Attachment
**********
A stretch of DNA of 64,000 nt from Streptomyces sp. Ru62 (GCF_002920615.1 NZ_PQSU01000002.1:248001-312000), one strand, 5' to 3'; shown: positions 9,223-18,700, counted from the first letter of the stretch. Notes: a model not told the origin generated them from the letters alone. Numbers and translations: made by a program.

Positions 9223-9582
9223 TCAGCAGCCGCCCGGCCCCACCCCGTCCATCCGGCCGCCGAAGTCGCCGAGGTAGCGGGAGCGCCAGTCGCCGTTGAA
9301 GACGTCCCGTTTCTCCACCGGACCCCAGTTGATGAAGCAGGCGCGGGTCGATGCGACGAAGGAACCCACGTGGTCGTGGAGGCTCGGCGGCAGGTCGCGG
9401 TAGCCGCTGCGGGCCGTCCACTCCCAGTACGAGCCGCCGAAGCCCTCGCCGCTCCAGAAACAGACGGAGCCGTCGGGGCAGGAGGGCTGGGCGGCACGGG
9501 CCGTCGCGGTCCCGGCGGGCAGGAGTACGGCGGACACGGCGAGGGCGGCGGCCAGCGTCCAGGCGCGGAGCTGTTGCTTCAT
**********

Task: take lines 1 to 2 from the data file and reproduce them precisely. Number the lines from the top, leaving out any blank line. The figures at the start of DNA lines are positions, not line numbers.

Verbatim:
A stretch of DNA of 64,000 nt from Streptomyces sp. Ru62 (GCF_002920615.1 NZ_PQSU01000002.1:248001-312000), one strand, 5' to 3'; shown: positions 9,223-18,700, counted from the first letter of the stretch. Notes: a model not told the origin generated them from the letters alone. Numbers and translations: made by a program.

Positions 9223-9582